This wheel-thrown antique redware bowl was discovered in the Hill Country of Texas. Covered with a clear lead glaze to seal it for food use, the early tapered form has a rounded pumpkin orange interior with visible finger marks of the potter. The slip-trailed decorations* include upper and lower lines in a creamy color encircling the raised rims, centered with a green wavy line (sine wave). In the bottom of the inner bowl is the freehand flower with green dots and a single blue petal.
Texas Hill Country towns have names like New Braunfels and Fredericksburg, bestowed by the German immigrants who settled there beginning about 1830. In correspondence with Brandt Zipp of Crocker Farm, Inc., he advised that the blue slip used on the flower petal is a sign of a European piece. We have seen this blue color used on early German pottery, so given where this bowl was found, we are assigning it a German origin.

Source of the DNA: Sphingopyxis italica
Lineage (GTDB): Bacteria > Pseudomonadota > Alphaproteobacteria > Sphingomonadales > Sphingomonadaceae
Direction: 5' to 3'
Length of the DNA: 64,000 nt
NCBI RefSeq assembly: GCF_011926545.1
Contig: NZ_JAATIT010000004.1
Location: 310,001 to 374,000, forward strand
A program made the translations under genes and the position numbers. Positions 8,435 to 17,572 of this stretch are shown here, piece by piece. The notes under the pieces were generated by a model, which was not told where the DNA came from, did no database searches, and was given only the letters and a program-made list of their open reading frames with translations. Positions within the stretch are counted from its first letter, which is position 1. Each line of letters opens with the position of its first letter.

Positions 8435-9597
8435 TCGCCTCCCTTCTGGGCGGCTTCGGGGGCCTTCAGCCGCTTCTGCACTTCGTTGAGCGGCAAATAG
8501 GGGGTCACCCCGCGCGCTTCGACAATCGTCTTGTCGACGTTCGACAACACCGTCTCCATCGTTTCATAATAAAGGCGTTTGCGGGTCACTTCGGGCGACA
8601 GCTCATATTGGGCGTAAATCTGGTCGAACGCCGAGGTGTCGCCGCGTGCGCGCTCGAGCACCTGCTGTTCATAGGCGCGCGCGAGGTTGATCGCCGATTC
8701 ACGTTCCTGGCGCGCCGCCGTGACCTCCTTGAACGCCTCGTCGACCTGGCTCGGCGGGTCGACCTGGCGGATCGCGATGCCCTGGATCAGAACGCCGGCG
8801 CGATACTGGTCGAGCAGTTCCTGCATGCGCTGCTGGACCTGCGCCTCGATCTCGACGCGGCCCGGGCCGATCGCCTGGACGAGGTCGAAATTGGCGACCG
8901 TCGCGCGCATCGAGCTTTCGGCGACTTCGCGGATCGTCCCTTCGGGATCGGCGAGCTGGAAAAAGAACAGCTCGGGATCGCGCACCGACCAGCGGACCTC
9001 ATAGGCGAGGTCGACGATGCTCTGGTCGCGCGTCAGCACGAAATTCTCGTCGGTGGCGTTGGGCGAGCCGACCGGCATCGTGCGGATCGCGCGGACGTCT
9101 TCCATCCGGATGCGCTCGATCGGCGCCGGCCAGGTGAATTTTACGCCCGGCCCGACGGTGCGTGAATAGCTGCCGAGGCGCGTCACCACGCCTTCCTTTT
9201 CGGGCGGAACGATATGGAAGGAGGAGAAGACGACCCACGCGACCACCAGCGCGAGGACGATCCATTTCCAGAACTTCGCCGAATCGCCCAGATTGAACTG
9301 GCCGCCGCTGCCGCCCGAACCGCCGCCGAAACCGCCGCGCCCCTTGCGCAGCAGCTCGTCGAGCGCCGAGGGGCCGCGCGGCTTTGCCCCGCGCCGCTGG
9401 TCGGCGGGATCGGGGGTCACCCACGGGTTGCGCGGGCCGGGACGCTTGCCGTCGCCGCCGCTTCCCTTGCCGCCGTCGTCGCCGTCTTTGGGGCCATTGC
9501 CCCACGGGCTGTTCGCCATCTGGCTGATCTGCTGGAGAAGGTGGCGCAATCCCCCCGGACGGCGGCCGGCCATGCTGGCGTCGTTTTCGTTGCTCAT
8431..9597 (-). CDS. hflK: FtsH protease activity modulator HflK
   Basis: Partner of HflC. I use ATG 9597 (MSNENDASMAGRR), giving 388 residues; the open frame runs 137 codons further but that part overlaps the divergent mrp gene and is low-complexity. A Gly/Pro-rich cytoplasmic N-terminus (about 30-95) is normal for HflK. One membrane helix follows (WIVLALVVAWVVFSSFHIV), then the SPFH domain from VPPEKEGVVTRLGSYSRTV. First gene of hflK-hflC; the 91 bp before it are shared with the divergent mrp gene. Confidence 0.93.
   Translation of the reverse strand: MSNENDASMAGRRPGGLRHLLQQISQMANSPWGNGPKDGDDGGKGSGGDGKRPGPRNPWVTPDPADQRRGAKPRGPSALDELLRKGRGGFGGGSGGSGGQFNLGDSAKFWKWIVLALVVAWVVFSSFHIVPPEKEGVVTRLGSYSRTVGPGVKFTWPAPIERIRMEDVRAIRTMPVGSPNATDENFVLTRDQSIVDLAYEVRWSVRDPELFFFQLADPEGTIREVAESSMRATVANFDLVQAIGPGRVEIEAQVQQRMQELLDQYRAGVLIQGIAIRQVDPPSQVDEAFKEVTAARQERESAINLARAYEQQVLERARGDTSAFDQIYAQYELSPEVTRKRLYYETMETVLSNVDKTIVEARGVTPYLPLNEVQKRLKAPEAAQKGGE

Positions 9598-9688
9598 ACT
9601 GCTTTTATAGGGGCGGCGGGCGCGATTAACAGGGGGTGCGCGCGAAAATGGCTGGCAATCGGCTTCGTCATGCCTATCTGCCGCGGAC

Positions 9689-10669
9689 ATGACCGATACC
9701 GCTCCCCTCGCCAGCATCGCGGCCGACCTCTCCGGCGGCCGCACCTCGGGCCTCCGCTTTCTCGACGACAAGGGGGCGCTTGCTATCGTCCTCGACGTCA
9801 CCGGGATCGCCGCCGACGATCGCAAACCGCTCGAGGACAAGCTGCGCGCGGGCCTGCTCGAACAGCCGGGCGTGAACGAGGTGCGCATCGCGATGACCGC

The exterior of the bowl is unglazed and has a wonderful darkened patina. The bowl is slightly out of round, measuring 7 1/2 inches by 8 inches wide at the top rim, about 2 1/2 inches high and has a base diameter 4 inches. It weighs 3/4 of a pound and is in great condition, with no cracks, hairlines or repaired damage. There is some minimal wear to the slip decorations and the piece has a hanging loop molded in near the top of the underside. This fine early 1800's redware bowl is a delight for admirers of primitives and antique earthenware.
*Slip-trailing is a decorative technique in which designs are drawn on the pottery with a liquid clay mixture before the top glaze is applied.